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Seems like a simple thing, but it got my whole group in an argument. It was over the Assassin level 3 encounter power "inescapable Shadow" which states Before the attack, teleport 5 squares to a square adjacent to the target of one of your assassin shrouds. I interpreted this as meaning that despite it being a melee attack, you could teleport five squares if you weren't adjacent to a target in the first place to reach an escaping opponent. One of the other players thinks that as it is a Melee attack, that you have to already be adjacent to the target and can then only use the teleport to get behind them or next to them. I need this argument to be over before my next session, please help.

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You are correct.

The "melee" restriction applies to the attack line, not the effect line. When you make the attack, your target must be in melee range or the attack fails. It does not need to be in melee range when you teleport.

The range could apply to the effect line if the effect line explicitly says it does. Consider, for example, the wizard at-will power Storm Pillar from Arcane Power. Its range is Ranged 10, and its effect begins with (emphasis mine): "You conjure a pillar of crackling energy in an unoccupied square within range..."

To look at this from another perspective, consider the wizard 1st-level encounter power Grasping Shadows, also from Arcane Power. Its range is Area Burst 1 within 10 and it targets each creature in the burst. It also has an effect line creating a zone in the burst. It would be entirely legal to use this power to target an area that currently contains no creatures; it would still create its zone, and that zone would still have its effect on creatures that entered the zone. The attack uses the range to determine valid targets when the attack is made; the effect line does not use the range unless it explicitly says so.

On a final note, the Dragon magazine assassin is such a painfully bad class that it can be worth ruling in its favor even when the rules don't support it (though in this case they do).

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  • \$\begingroup\$ Thanks heaps, is there something I can reference to show to my player, perhaps in one of the books? I had a look but could find nothing. I'm not sure I can see him taking the word of someone's comment over the internet. \$\endgroup\$ – user25129 Sep 29 '15 at 1:44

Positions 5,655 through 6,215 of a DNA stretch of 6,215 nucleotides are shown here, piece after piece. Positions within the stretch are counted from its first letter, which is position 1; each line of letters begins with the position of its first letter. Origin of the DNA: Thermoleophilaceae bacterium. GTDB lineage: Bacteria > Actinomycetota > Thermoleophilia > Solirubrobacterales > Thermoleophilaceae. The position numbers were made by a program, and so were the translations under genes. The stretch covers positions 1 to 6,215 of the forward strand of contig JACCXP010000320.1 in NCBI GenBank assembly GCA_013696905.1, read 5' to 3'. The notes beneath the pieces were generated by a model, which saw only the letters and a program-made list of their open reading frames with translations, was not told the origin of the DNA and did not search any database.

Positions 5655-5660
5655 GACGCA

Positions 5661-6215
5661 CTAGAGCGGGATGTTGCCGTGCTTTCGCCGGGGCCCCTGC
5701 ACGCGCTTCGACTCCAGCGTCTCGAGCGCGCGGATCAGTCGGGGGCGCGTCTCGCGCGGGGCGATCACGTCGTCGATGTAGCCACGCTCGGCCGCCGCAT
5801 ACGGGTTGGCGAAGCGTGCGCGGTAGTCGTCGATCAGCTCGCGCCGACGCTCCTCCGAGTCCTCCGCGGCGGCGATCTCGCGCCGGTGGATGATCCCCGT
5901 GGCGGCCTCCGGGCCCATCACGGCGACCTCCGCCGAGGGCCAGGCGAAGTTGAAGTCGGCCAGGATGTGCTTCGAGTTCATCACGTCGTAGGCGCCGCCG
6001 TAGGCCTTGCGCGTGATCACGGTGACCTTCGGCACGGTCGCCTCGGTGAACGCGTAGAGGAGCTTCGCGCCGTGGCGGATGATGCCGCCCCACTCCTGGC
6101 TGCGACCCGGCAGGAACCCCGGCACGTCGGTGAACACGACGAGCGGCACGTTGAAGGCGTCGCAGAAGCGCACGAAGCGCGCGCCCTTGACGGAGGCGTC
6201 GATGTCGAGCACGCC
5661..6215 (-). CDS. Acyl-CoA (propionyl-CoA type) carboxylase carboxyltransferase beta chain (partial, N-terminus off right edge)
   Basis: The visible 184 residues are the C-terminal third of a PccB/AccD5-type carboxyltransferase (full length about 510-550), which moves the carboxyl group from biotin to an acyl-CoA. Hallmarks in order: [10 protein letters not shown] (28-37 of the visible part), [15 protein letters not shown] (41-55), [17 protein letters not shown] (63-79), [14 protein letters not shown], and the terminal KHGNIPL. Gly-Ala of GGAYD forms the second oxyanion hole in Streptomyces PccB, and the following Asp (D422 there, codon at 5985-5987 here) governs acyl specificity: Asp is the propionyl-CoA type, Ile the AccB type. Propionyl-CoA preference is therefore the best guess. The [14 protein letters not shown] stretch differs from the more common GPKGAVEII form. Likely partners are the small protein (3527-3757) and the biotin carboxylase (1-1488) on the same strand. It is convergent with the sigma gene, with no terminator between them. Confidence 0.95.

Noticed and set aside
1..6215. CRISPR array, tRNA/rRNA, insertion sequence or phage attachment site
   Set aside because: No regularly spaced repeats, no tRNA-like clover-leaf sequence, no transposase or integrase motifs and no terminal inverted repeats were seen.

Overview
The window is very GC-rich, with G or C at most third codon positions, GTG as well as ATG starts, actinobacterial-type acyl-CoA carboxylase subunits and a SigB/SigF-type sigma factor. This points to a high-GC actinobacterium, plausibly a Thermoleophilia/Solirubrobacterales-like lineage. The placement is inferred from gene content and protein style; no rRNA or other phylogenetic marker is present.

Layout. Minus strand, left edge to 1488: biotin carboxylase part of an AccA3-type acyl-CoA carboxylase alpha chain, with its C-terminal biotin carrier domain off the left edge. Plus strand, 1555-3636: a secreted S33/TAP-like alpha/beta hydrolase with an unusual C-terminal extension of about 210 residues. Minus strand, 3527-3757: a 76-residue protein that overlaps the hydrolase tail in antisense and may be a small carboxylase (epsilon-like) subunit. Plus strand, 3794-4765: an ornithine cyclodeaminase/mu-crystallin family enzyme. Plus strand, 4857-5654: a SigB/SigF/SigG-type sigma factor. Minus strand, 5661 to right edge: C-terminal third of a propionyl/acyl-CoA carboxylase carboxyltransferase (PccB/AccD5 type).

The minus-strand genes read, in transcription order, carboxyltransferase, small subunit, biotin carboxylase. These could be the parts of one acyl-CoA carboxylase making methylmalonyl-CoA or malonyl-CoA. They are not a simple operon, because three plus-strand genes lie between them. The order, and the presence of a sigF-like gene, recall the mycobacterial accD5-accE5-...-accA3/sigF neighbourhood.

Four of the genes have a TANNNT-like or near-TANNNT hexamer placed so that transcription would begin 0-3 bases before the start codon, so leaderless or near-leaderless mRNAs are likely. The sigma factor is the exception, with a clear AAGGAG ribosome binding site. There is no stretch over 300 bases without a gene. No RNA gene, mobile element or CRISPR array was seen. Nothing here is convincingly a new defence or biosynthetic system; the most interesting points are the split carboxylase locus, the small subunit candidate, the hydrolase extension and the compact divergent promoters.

• \$\begingroup\$ As is sometimes the case in 4e, it's not explicitly listed because it never occurred to the designers that someone might interpret it another way. There are a number of powers that explicitly state that their effect line is limited by their range, however, which implies that effects that do not state that are not limited by their range. \$\endgroup\$ – Oblivious Sage Sep 29 '15 at 1:56
  • \$\begingroup\$ Here's another point you could add: if the ability were supposed to simply let you reposition yourself around an adjacent enemy, the teleport effect would only be 2 squares at most. Since it allows up to 5, that's not what the power intended. \$\endgroup\$ – Christopher Mathieu Sep 29 '15 at 11:57
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    \$\begingroup\$ @ChristopherMathieu Someone being obstinate would then claim that the 5 square range is in case you're wielding a reach weapon and/or fighting a large (or even bigger) foe. Once someone starts interpreting the power wrong, they're likely to find justifications for continuing to do so. \$\endgroup\$ – Oblivious Sage Sep 29 '15 at 12:39
  • \$\begingroup\$ @ObliviousSage That's the thing about powers in 4e: You're not supposed to try to interpret their intent, or extrapolate. You simply do what they say, in the order presented. The assassin power in the question begins with "teleport 5 squares to a square adjacent to the target", so that's all you do. If you're using a reach weapon, you still go to an adjacent square; if the closest square that's next to the target is 6 squares away, the power will fail to function. \$\endgroup\$ – Christopher Mathieu Sep 29 '15 at 13:20

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